‘Innit’ and ‘thang’ enter the lexicon
Scrabble, the word game, says it will allow new words like 'blingy', 'bredren', and even 'grrl'. Protests will not halt the language's long history of adaptation. But should there be limits?
When Sarah Palin said in an interview she wanted President Obama to ‘refudiate’ assumptions, derision was heaped on this controversial American politician.
She seemed to have mixed up two words: ‘refute’, which means to correct, and ‘repudiate,’ which is a way of saying you reject something.
Rather than being ashamed by her confused use of English, Palin fought back by comparing herself to William Shakespeare.
She used her Twitter account to point out that the Elizabethan poet and playwright is famous for his coinages – the verbal inventions that experts say first turn up in his works.
‘English is a living language,’ she tweeted. ‘Shakespeare liked to coin new words too. Got to celebrate it!’
The team behind Scrabble, the word game, seem to agree. This week they have added 3000 approved words to the list of a quarter of a million. Players will now be allowed to use slang and street terms like ‘innit’, ‘bredren’ or ‘blingy’.
International players can make the word ‘qin’, a Chinese stringed instrument, to use up those difficult-to-place Qs, or the terms for Indian delicacies like ‘aloo gobi.’ Technology has penetrated everyday usage to such an extent that ‘MySpace’, ‘Facebook’, ‘vlog’ and ‘webzine’ will also be allowed.
Mark Nyman, world Scrabble champion in 1993, said he was looking forward to plundering the new list for future games. ‘When words become commonly used it makes sense to include them,’ he said. But traditionalists have been offended by the update, the most recent since 2007.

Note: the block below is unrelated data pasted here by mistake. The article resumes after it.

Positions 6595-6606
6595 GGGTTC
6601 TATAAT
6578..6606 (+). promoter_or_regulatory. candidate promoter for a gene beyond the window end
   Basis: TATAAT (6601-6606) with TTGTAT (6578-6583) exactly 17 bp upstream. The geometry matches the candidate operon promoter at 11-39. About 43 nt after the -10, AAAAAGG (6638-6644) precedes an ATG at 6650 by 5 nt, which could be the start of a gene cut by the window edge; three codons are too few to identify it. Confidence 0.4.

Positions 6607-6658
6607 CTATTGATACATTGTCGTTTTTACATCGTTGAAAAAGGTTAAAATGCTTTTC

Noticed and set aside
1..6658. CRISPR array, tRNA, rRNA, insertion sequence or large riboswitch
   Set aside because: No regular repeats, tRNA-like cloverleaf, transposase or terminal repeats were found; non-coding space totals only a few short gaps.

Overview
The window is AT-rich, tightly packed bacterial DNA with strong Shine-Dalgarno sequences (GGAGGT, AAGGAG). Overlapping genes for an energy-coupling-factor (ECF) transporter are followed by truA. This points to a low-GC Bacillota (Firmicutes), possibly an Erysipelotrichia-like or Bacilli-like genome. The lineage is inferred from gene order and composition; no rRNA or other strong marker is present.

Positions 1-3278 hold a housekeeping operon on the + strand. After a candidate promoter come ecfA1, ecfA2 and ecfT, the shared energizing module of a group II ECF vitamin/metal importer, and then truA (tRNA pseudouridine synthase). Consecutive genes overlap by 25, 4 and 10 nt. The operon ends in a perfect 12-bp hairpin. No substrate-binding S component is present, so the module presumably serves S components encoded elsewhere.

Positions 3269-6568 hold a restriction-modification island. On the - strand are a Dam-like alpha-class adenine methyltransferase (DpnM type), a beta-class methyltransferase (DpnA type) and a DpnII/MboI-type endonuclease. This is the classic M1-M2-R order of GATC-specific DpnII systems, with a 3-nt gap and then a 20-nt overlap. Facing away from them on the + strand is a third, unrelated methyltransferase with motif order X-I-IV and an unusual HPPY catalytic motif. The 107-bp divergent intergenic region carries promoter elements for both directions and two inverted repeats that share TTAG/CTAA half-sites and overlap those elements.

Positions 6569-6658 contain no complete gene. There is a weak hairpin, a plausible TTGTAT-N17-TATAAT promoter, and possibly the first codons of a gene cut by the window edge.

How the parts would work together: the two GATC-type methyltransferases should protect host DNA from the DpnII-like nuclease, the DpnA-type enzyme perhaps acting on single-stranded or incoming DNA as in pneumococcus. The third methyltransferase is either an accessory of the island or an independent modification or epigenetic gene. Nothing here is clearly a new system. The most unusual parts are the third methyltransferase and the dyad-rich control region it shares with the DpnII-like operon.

‘What a shame,’ the Daily Express bemoaned in an editorial.
Perhaps the newspaper’s writers would prefer the system the French use to regulate their language. In Paris, a body called the Académie Française, set up in 1634 and composed of 40 leading writers known as ‘les immortels’ or ‘the immortals’, is in charge of setting standards for French usage.
But should the rest of us be allowed the same sort of freedom to invent that we allow to poets and writers, who push the language to its limits in their search for the ever-more-expressive phrase?
Critics of the French way of doing things argue that it’s too conservative, and that it flies in the face of inevitable change.
Sarah Palin seems to see it like this. And possibly so would the last Republican President of the USA, George W Bush, who warned us not to ‘misunderestimate’ him – another invented word he’s famous for using.
- 'If a slang word is in general use, it should be fine in the dictionary. Even if it is a passing fad.' Do you agree?
- Does English need to be more flexible because it is used by Americans, Australians, Britons and many others around the world? Or is it easier if everyone knows there are rules?
- There is a difference between spoken and written English, that which is used formally at work and school and in ordinary conversation. Produce examples of each of these different ‘registers’.
- Imagine official English is to be regulated as in France. Who should decide and how? Design a ‘language police’ and imagine how it would be enforced.
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“A mistake is a mistake.”
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Q & A
- How can the French Academy be conservative?
- I don’t mean it is on the right of politics. Conservative with a small ‘c’ just means cautious and opposed to change. The adjective gave its name to the Conservative party, rather than the other way around.
- Oh I see. And we’re more free and easy about English?
- Some people say we have to be, partly because English is such an international language that its use in many different contexts and countries is changing it at a very rapid rate.
- What would Shakespeare say to that?
- The man credited with introducing nearly 3,000 words into the language might find the idea of a developing international version of English exciting. But he would hate to have a limited vocabulary.